Monitor patients for hematological toxicity at baseline and monthly thereafter. Do not start LYNPARZA until patients have recovered from hematological toxicity caused by previous chemotherapy (≤Grade 1). For prolonged hematological toxicities, interrupt LYNPARZA and monitor blood counts weekly until recovery. If the levels have not recovered to Grade 1 or less after 4 weeks, refer the patient to a hematologist for further investigations, including bone marrow analysis and blood sample for cytogenetics. Discontinue if MDS/AML is confirmed.

Pneumonitis: Occurred in <1% of patients exposed to LYNPARZA, and some cases were fatal. If patients present with new or worsening respiratory symptoms such as dyspnea, fever, cough, wheezing, or a radiological abnormality occurs, interrupt treatment with LYNPARZA and initiate prompt investigation. Discontinue if pneumonitis is confirmed.

Embryo-Fetal Toxicity: LYNPARZA can cause fetal harm. A pregnancy test should be performed on all pre-menopausal women prior to treatment. Advise females of reproductive potential of the potential risk to a fetus and to use effective contraception during treatment and for six months after receiving the final dose.


In clinical studies, the most common adverse reactions (Grades 1-4) in ≥20% of patients included anemia (34%), nausea (75%), fatigue (including asthenia) (68%), vomiting (43%), diarrhea (31%), dysgeusia (21%), dyspepsia (25%), headache (25%), decreased appetite (25%), nasopharyngitis/pharyngitis/URI (43%), cough (21%), arthralgia/musculoskeletal pain (32%), myalgia (25%), back pain (25%), dermatitis/rash (25%), and abdominal pain/discomfort (47%).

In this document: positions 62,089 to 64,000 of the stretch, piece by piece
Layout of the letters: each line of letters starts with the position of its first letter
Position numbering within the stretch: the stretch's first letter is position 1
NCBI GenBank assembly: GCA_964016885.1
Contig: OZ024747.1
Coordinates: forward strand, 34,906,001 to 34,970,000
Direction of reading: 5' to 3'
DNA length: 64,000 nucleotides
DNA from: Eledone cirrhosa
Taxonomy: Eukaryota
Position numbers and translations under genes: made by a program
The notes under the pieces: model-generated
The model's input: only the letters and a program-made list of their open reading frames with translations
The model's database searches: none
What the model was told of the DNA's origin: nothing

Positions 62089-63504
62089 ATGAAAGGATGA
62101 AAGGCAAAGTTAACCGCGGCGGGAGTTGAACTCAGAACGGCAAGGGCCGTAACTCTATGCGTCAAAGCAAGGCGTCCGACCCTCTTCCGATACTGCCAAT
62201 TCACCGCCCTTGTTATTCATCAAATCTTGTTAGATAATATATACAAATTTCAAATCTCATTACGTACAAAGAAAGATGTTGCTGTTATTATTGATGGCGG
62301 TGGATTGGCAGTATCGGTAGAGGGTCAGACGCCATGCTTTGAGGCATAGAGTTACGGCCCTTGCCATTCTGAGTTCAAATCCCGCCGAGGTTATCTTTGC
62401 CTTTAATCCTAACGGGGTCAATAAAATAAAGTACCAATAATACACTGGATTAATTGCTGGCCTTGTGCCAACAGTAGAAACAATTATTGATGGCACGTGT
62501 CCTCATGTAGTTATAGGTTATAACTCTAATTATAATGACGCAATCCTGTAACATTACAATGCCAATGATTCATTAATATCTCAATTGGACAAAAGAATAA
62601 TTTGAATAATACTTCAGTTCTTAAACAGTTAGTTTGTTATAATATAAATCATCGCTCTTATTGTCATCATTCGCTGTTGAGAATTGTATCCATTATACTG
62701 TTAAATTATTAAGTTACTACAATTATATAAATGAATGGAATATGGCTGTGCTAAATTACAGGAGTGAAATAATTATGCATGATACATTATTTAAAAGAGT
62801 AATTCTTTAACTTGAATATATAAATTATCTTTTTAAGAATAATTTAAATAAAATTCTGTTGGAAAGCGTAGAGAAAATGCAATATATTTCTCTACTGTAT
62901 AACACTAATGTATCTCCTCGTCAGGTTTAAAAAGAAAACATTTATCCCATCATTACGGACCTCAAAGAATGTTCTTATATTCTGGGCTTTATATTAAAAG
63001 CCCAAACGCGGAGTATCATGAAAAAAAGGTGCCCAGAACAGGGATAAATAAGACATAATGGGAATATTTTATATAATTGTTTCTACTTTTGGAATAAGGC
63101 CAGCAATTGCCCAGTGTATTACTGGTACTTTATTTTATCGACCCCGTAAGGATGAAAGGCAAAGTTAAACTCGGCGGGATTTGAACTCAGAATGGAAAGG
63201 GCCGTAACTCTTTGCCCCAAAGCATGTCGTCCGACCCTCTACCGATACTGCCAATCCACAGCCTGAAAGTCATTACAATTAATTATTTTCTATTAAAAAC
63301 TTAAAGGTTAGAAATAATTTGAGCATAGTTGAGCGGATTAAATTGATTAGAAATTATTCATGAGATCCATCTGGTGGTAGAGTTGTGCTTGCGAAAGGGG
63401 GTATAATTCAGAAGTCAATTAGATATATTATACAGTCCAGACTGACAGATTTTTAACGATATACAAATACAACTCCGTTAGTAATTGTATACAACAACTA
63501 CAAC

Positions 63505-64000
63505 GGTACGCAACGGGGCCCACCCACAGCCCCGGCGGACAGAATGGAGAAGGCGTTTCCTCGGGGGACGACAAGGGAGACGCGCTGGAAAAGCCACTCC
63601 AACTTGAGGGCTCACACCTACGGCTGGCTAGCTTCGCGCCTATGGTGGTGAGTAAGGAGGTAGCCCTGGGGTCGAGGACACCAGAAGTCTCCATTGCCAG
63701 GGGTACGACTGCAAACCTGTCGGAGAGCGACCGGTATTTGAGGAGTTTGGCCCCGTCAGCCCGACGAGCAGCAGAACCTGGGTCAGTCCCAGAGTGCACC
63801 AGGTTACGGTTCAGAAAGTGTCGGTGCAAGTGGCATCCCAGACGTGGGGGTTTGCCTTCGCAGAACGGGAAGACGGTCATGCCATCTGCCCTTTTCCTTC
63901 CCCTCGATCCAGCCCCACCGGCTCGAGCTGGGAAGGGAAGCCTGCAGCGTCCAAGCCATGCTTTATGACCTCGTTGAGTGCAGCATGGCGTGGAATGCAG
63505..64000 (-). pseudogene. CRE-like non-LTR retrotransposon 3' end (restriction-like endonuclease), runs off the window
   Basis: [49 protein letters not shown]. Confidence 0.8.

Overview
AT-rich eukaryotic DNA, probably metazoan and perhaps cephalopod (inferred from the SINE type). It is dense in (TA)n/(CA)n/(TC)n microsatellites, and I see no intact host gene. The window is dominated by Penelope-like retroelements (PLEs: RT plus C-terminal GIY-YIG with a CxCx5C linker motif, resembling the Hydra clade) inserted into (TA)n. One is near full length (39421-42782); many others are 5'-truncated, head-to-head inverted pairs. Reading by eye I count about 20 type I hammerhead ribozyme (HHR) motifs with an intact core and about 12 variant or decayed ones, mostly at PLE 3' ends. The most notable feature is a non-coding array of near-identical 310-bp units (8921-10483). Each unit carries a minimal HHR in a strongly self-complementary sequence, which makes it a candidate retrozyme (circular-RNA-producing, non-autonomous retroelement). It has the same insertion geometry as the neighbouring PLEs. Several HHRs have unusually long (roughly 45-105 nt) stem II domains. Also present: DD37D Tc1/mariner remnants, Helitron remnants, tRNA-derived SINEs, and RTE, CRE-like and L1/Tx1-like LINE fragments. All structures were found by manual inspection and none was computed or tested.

Common lab abnormalities (Grades 1-4) included decrease in hemoglobin (90%), decrease in absolute neutrophil count (32%), decrease in platelets (30%), decrease in lymphocytes (56%), mean corpuscular volume elevation (85%), and increase in creatinine (30%).


Anticancer Agents: Clinical studies of LYNPARZA in combination with other myelosuppressive anticancer agents, including DNA damaging agents, indicate a potentiation and prolongation of myelosuppressive toxicity.

CYP3A Inhibitors: Avoid concomitant use of strong and moderate CYP3A inhibitors. If the strong or moderate CYP3A inhibitor must be co-administered, reduce the dose of LYNPARZA. Advise patients to avoid grapefruit and Seville oranges during LYNPARZA treatment.

CYP3A Inducers: Avoid concomitant use of strong and moderate CYP3A inducers when using LYNPARZA. If a moderate inducer cannot be avoided, be aware of a potential for decreased efficacy of LYNPARZA.


Lactation: No data are available regarding the presence of olaparib in human milk, the effects on the breastfed infant or on milk production. Because of the potential for serious adverse reactions in the breastfed infant, advise a lactating woman not to breastfeed during treatment with LYNPARZA and for one month after receiving the final dose.

Hepatic Impairment: No dose adjustment is required in patients with mild hepatic impairment (Child-Pugh classification A). There are no data in patients with moderate or severe hepatic impairment.

Renal Impairment: No dosage adjustment is necessary in patients with mild renal impairment (CLcr 51-80 mL/min). In patients with moderate renal impairment (CLcr 31-50 mL/min), reduce the dose to 300 mg twice daily. There are no data in patients with severe renal impairment or end-stage renal disease (CLcr ≤30 mL/min).

Please see complete Prescribing Information, including Patient Information (Medication Guide).

Our scientists recognized early on that this molecule showed potential. After 10 years of testing and probing hypotheses, they discovered that LYNPARZA may exploit tumor DNA damage response (DDR) pathway deficiencies to potentially kill cancer cells. The exact mechanism of action of LYNPARZA remains a subject of research.